As part of a pivot during the pandemic, to ensure that it could avoid major layoffs and stay in business, Seattle sock company Strideline turned to making masks. Since the end of March, Strideline has sold 500,000 custom masks, including nearly 100,000 on its own website.
But a misstep near the end of July now has the company trying to save face.
According to an email sent to customers and information provided by Strideline, the trouble started on July 24. A promotional code called “SCHOOLSAMPLE” was created by Strideline’s custom sales team and sent to school administrators so they could sample the quality of masks before buying the personal protective equipment in bulk.
The code was shared on a Facebook deals page and spread from there to major couponing sites and social pages. The Strideline team mistakenly did not put a limit on the number of code uses, and early on the morning of the 24th, the company’s Shopify account showed the code had already been used nearly 350,000 times.
“We take full responsibility for not implementing industry-standard usage limits on this code,” Strideline said in its email to customers last week. “As a result of that mistake, over 1 million visitors ordered $120 million of free masks.”
Calling itself a “small, 28-person sock company in Seattle,” Strideline was forced to cancel all orders related to the snafu and has been working around the clock to respond to customer inquiries.
“The code’s intended use was to provide samples to school administrators interested in ordering custom masks for their school,” Molly Dietz, head of marketing, told GeekWire. “Unfortunately, the code was then mistakenly perceived and shared online as a code to provide free masks for all teachers. This was never our intention or marketing technique and we are especially apologetic that it was teachers who were affected by our mistake.”
It’s an unfortunate circumstance for a company whose intentions have been admirable during the coronavirus pandemic.
Strideline, founded by high school friends and University of Washington grads Riley Goodman and Jake Director, bills itself as makers of “The Most Comfortable Sock on Earth.” With custom designs and colors, the 11-year-old company makes uniquely branded and printed socks worn by such celebrities as Seattle Seahawks running back Marshawn Lynch. Like many apparel companies looking to stay afloat or help people stay safe, it transferred its know-how to masks.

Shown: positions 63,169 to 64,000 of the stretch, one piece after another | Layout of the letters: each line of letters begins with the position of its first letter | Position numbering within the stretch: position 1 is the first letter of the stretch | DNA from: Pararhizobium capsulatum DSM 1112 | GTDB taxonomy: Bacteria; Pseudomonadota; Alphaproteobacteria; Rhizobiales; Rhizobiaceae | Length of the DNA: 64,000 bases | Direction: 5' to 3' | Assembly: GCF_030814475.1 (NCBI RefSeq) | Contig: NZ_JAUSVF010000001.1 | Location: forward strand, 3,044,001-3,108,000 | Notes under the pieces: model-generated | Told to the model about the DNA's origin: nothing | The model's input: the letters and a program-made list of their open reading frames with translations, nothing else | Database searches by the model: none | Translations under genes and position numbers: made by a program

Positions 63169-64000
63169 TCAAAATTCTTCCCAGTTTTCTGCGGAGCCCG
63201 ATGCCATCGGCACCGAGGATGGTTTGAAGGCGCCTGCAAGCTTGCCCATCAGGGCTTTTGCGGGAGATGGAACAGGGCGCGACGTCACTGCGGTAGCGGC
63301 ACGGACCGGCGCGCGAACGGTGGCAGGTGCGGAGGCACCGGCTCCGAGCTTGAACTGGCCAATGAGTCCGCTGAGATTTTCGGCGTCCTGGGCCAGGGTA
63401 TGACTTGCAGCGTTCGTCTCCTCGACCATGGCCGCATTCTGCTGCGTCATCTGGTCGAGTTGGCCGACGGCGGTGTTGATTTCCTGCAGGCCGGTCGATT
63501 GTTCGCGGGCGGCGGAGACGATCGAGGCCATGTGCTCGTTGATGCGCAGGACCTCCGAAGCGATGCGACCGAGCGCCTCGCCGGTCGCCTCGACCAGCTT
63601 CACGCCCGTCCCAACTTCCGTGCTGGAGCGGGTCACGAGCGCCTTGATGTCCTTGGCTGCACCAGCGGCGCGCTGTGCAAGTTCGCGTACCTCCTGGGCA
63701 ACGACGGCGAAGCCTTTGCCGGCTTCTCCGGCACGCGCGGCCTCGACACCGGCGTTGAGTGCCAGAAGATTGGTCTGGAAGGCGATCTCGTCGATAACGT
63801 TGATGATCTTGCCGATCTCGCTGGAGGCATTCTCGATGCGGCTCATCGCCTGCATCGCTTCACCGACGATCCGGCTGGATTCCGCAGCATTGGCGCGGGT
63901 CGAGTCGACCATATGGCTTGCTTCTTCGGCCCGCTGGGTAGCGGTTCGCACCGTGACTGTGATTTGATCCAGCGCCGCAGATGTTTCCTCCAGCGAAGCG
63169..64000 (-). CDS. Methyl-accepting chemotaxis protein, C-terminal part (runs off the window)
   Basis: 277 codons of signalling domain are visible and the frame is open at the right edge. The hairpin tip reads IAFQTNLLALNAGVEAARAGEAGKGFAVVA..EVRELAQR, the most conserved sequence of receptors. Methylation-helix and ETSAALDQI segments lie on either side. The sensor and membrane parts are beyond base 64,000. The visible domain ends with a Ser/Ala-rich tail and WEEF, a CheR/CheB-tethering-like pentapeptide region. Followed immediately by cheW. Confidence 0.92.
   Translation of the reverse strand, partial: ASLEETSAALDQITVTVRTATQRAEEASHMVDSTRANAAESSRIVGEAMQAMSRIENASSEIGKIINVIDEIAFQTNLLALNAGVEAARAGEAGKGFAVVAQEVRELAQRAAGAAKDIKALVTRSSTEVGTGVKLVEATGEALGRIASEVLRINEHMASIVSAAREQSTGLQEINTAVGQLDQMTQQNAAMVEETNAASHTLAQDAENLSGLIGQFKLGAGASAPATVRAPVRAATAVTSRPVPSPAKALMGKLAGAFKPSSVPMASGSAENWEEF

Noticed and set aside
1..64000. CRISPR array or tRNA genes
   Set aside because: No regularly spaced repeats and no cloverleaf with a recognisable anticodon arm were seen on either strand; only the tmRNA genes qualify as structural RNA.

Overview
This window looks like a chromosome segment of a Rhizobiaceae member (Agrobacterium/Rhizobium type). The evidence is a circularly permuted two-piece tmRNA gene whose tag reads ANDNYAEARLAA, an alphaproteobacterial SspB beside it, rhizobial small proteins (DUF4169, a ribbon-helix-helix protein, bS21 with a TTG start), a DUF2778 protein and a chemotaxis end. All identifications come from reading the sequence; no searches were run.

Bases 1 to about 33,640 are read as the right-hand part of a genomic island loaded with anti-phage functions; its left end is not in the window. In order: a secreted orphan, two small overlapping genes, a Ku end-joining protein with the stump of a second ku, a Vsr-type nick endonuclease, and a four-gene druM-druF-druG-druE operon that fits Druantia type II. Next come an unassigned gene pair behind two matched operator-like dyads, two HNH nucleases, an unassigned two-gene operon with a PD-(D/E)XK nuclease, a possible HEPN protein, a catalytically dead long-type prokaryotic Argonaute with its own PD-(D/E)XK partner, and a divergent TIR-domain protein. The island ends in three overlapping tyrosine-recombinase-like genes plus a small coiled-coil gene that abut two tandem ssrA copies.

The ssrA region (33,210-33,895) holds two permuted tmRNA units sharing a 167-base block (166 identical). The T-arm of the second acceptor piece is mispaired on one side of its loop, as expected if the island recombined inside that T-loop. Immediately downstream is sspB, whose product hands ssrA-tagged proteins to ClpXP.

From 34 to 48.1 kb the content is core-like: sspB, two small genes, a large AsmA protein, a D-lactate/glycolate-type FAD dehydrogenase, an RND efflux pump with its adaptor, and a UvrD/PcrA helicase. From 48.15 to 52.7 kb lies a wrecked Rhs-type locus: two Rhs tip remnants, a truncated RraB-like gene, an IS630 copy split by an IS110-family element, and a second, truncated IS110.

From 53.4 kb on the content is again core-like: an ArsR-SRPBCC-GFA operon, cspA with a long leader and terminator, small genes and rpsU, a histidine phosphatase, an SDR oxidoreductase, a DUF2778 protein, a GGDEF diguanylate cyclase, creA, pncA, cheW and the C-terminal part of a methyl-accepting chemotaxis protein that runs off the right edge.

Dietz said branded masks have been provided to large and small customers across the country, including T-Mobile, which in partnership with Image Source, distributed 50,000 magenta-branded masks to its U.S. teams; Bellville Meat Market, a Texas business that said its 70 employees felt more pride and togetherness wearing branded masks vs. homemade or surgical masks; and schools like the University of Wisconsin which distributed two Strideline masks to every student.
“We know the importance of providing essential workers with PPE,” Dietz said. “Since we launched masks in March, we have donated 5% of all mask proceeds to Direct Relief. In June, Strideline began donating proceeds to the ACLU as well to support racial equality and the Black Lives Matter movement.”
Strideline said in its email to customers that it has ground to make up.
“We know that we have work to do to rebuild your trust in our brand,” the email said, before adding that recipients of the outreach would be added to a VIP customer list that will receive exclusive offers on products. With the use of yet another promo code, Strideline is offering any affected customer a free pair of socks when they purchase a pair on the Strideline website. Additionally, it said, all masks continue to be 50% off for everyone.
Asked whether the substantial mailing list of potential new customers might be perceived as a winning outcome from the code misstep, Dietz said Strideline is a company that prides itself on customer experience and customer retention. Its drive to be the “largest sock brand on the planet” comes with a guarantee that allows customers to return socks for a full refund if they’re not the most comfortable socks they’ve ever worn.
“We’re deeply sorry and embarrassed that this happened and want to clarify that we do not look at this as a ‘marketing win’ but as a detrimental mistake,” Dietz said. “We know that we owe a great deal of sensitivity to these newly acquired customers. We keep all our customer’s data secure and anyone who is not interested in hearing from Strideline will be removed from all of our marketing communications.”
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